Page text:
When “The Raid” started on the festival circuit in 2011 in Toronto, it was a bloody blast of fresh air, with incredible action sequences throughout an energetically and expressively shot film with amazing stunt work and bone-crushing fight scenes captured with fluid camerawork, long takes and a giddy sense of the new. Last night, the Sundance premiere of “The Raid 2” presented filmgoers with a mix of good news—indeed, great news—and bad in that the fights, action and stunt choreography in the sequel are all a quantum leap forward thanks to the tireless and exhausting work of writer-director-editor Gareth Evans and his leading man Iko Uwais, who also designed the fight choreography alongside Yaya Ruhian.
At the same time, though, with its spread-out timeline, who’s-betraying-who undercover cop plotting and tangled web of power plays and police corruption, “The Raid 2” lacks the compressed, concentrated one-bad-day-in-one-awful-place form and function of the first film. “The Raid” was 110 minutes of Oh-my-God action; “The Raid 2” has at least 110 minutes of Oh-my-God action … and also has around 30 minutes of bloat and blubber weighing down what could have been a sleeker sequel.
“The Raid 2” picks up so soon after “The Raid” that Jakarta cop Rama (Iko Uwais) is still bloodied and raw from the fight to survive in the first film. While Rama has done well, there’s still a rotten power-structure in the city where the most corrupt of cops coddle the most genteel of crime lords. Rama’s going to be erased from the police records as a dead man—and then put into prison with a false history so he can better befriend Ucok (Arfin Putra), whose father Bangun (Tio Pakusdewo) controls the city in an long-standing truce/arrangement with Japanese crimelord Goto (Kenichi Endo). Rama helps Ucok survive, and after a title-flash explains it's two years later, Rama leaves prison and goes straight to the heart of Bangun’s organization at Ucok’s side as his friend, confidant and protector …
And while the plot of “The Raid” was nothing new, it at least had the functional purpose of containing and directing all the kill-or-be-killed action so that constant waves of adrenaline left you with no time to think and washed away your nagging doubts. “The Raid 2” feels shaggy and shapeless, plumped up with filler that drags it down as a thriller. And while duplicating/re-tailoring the bottled-up action of the first film to a new sealed location—A mall! A boat! A hockey game!—wouldn’t have been an answer, some unifying and directing structure and purpose would be appreciated. Evans has added a series of new-character death-dealers and scene-stealers; Julie Estelle is the aptly-named Hammer Girl, a whirlwind of death, and Very Tri Yulisman gets some great action bits (and a great visual joke) as a killer whose combat weapons are a baseball bat and a ball. Even Yayan Ruhian—who played the late killer Mad Dog in “The Raid”—is back as another new long-haired assassin, Prakoso. And while Putra’s Ucok and a silky would-be crime lord played by Alex Abbad, Bejo, may not take part in the fight scenes, they give great performances full of natural charisma.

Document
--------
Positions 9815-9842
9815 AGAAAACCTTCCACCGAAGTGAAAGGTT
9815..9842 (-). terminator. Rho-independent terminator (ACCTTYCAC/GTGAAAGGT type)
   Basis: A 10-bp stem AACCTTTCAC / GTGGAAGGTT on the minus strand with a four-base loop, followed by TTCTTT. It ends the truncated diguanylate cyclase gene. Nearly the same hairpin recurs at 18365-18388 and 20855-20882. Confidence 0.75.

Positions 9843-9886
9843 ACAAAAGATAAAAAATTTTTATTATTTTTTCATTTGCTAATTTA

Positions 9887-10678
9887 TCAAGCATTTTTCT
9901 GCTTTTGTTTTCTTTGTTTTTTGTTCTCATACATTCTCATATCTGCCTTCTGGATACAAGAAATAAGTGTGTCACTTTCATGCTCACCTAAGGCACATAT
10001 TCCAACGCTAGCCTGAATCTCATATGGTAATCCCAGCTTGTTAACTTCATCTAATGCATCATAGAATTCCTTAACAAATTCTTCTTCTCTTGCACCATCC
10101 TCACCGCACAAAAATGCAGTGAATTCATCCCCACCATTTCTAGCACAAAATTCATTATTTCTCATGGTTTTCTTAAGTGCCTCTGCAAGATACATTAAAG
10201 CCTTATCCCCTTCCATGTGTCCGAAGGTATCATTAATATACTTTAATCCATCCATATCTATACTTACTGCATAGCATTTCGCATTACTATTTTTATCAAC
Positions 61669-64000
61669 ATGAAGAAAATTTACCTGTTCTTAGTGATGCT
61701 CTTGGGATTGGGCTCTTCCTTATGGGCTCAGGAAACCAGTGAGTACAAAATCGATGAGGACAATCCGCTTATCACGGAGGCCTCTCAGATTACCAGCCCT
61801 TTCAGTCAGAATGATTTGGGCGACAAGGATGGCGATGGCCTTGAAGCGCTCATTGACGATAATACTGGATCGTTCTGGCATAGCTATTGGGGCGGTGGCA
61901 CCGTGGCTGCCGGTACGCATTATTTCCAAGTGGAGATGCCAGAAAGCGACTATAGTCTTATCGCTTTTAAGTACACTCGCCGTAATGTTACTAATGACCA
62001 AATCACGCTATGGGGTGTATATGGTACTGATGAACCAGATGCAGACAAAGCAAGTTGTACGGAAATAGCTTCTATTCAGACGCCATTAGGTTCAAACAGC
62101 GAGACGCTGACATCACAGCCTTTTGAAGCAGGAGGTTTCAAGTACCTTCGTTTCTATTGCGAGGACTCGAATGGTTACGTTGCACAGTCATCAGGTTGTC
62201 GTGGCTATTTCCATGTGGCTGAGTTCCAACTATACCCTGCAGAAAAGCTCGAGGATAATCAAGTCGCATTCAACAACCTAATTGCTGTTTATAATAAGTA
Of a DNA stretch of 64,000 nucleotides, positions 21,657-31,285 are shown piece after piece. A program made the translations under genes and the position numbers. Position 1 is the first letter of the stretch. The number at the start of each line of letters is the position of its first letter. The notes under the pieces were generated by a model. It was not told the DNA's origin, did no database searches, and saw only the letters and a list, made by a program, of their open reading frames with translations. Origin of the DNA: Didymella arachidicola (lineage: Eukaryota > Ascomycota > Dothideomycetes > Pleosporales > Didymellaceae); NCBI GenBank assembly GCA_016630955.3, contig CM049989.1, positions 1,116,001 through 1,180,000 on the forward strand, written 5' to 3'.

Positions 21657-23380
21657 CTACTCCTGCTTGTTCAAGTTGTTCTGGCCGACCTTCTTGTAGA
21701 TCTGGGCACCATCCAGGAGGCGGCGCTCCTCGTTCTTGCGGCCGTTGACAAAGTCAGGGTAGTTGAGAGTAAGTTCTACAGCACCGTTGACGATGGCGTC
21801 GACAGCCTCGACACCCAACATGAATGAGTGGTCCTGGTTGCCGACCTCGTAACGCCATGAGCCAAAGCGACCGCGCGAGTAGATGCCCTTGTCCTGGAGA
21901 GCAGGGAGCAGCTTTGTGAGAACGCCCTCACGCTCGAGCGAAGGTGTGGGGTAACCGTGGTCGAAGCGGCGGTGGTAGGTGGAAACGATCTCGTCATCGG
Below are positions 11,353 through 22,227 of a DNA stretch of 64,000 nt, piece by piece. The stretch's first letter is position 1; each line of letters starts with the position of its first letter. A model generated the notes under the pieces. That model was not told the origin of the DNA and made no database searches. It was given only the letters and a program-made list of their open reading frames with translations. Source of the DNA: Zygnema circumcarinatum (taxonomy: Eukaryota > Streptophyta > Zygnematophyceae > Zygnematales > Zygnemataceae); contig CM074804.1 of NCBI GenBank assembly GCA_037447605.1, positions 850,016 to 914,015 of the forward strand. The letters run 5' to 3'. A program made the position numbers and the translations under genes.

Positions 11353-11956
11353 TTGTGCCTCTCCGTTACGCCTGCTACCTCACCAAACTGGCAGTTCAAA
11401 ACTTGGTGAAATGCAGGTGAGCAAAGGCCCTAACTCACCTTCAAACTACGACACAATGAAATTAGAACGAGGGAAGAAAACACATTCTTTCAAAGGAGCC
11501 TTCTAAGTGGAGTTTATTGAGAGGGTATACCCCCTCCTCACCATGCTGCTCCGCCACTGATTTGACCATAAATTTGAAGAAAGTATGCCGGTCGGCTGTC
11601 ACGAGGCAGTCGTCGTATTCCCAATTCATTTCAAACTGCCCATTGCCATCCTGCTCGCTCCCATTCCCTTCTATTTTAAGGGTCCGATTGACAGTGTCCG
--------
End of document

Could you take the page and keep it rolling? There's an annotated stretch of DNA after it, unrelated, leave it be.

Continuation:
I know it sounds like fault-finding or nit-picking to note the borrowed-bits plot here; one sequence echoes, strongly, the five families wipeout from “The Godfather,” while there are also nods to “Game of Death” and a general air of John Woo-esque loyalty-vs-law themes. But “The Raid 2” offers wave after wave of death, dismemberment and limb-disjointing action, and it’s also that rare action film precisely as beautiful as it is brutal, from the set design to the lighting to the way the film zooms between dirty back-alleys to gleaming penthouses. And while Uwais’ Rama is the protagonist, he’s also back-seated by the plotting and planning between Ucok and Bejo against Bangun and Goto—and a little under-written, frankly. Sure, Rama is a good man, tough cop, loving husband and caring father … but four adjectives and four nouns are no substitute for an actual character.
With its long takes, clear camera work, sublime set design and how-did-the-stuntmen-live? action-scene insanity, “The Raid 2” makes most American action films look like the over-edited stunt-doubled CGI-laden child’s play that they are. And yet, again, better fights can’t make up for a too-familiar and over-long script that lacks the snap, pop and purpose of the first film and skimps on character relationships and plotting so that it might better present a death-and-dismemberment toll comprised of hundreds of faceless minions. Yes, “The Raid 2” brings the noise, but length, repetition and too much space also make it a slightly reduced echo of its predecessor. [B+]